Warning: this is just a preliminary review. I plan to see the show again for further assessment. These are just mere observations from the first performance I attended. This production is far too complex for just one review.
SEVERE WEATHER ALERT: A raging hurricane can be found tearing up the stage of the Richard Rodgers Theater, and it nearly threatens to eviscerate everything and everyone in its path. No, I’m not referring to the hurricane that besieges the poor residents of Catfish Row in act II of “The Gershwin’s Porgy and Bess”. Such extreme weather conditions come courtesy of the exquisite Audra McDonald who is single-handedly carrying, what is otherwise, a dour, muddled take on the greatest American opera ever composed.
The miracle of Ms. McDonald’s performance lies in her ability to make the audience feel her character’s deep well of emotions…and what beautiful, messy emotions they are! Even when Ms. McDonald isn’t applying her lustrous soprano to Gershwin’s irresistible melodies, she is able to register ambivalence, joy, regret, and pain with the smallest gesture or the slightest shift in her posture. It’s a remarkable performance, and to say Ms. McDonald has outdone herself is to state the blatantly obvious.
The same cannot be said for the rest of Diane Paulus’ confused production, which fails to deliver the heart wrenching drama that a good production of “Porgy” can provide. This “Porgy and Bess” feels threadbare and musically inert. Ms. Paulus has certainly elicited superb acting from nearly every cast member, but almost no one can rise to the level of Ms. McDonald’s vocal splendor and musicianship. For me, the show seemed to deflate whenever Ms. McDonald was not present.
David Allen Grier has to be one of the most pleasant surprises of the production; completely embodying the sleazy Sportin’ Life with gusto and oily charm. Mr. Allen Grier (who has a lovely singing voice) steals many of the scenes and is a welcome, lively presence.
Sadly, Norm Lewis - a charismatic Broadway vet and normally a first-rate singer - is vocally under powered and woefully miscast as Porgy. He’s a sympathetic presence, but he has far too much leading man bravado to be believable as a crippled tragic hero. His “I Got Plenty O’ Nothin’” was a lugubrious mess, with Mr. Lewis taking far too many musical liberties essentially undercutting the folksy ebb and flow of Gershwin’s charming, colloquial paean to the simple life. Porgy is a cripple, beaten down by life, yes, but a good Porgy must have a booming, rich bass-baritone voice to convey his humanity and his unyielding kindness. Mr. Lewis’ voice is smooth but small. He also has some distinct rough patches in his voice, which I found oddly disconcerting.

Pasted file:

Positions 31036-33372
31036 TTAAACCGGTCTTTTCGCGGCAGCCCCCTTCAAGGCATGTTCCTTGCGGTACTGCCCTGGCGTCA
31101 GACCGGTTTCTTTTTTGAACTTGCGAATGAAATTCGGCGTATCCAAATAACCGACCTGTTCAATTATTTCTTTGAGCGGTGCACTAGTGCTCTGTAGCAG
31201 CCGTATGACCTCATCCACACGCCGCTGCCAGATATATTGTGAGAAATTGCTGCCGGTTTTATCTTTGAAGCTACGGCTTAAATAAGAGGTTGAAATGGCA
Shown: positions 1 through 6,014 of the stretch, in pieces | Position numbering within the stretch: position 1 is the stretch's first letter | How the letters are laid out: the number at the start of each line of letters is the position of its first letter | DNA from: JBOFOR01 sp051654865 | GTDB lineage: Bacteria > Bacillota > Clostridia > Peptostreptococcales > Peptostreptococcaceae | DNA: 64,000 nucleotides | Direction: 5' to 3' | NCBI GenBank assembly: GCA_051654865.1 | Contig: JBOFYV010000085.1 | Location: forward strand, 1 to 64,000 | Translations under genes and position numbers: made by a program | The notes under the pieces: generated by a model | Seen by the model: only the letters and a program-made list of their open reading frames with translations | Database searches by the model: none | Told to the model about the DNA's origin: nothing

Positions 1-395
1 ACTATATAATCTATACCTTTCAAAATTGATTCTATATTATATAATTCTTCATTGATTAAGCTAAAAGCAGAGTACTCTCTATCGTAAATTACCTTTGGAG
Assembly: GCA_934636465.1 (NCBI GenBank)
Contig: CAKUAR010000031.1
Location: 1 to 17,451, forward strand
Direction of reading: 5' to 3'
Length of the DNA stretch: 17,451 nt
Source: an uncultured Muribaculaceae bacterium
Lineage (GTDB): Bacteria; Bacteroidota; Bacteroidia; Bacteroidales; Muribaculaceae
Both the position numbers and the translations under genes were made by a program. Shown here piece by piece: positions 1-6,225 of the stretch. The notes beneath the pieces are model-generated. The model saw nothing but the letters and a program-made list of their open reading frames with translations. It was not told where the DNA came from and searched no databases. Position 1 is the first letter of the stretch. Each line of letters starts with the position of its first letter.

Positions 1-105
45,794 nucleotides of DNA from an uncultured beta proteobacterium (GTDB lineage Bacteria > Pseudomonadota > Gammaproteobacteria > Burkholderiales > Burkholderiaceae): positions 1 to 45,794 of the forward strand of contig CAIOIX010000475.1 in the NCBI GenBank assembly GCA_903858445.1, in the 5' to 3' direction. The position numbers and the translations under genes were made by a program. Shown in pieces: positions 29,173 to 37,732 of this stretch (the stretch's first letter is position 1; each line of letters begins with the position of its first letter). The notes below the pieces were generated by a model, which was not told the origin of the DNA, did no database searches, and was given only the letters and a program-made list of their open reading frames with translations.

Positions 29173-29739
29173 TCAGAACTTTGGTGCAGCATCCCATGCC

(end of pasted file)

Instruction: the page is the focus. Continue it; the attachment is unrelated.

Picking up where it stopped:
Diane Paulus’ much debated, highly controversial production has been a source of contention for theater and opera buffs. As you probably know, there were some proposed alterations to the libretto by the creative team during the initial workshops. Many - including Stephen Sondheim - took exception to any tampering with this beloved masterpiece. Storywise, the purists can sleep soundly, as the libretto has remained more or less intact.
It must be said that Ms. Paulus has tightened and clarified the story telling, and the story has more of a cohesive dramatic flow. The opera feels more intimate and involving from a theatrical viewpoint. But the production still feels like a cut and paste job, and opera purists are correct in their assertions about the quality of the singing (save for Ms. McDonald) and the paired down arrangements. Some of the orchestrations are downright baffling. Emotional moments such as “Bess You is My Woman” and “My Man’s Gone Now” come off as tepid and unremarkable.
Riccardo Hernandez’s abstract set is beautifully weathered and visually striking, but doesn’t really give the audience a good sense of where we are or what we’re supposed to be looking at. Ronald K. Brown’s lively choreography deftly mixes traditional African dance, swing, and Broadway jazz to create some very elegant dance numbers.
But “Porgy” is a landmark piece of lyric drama and it is (to my amazement) seldom performed. In truth, Audra McDonald is worth the price of admission. Her performance is a master class in exquisite acting. She well may be a Bess for the ages or, dare I say, the greatest Bess ever.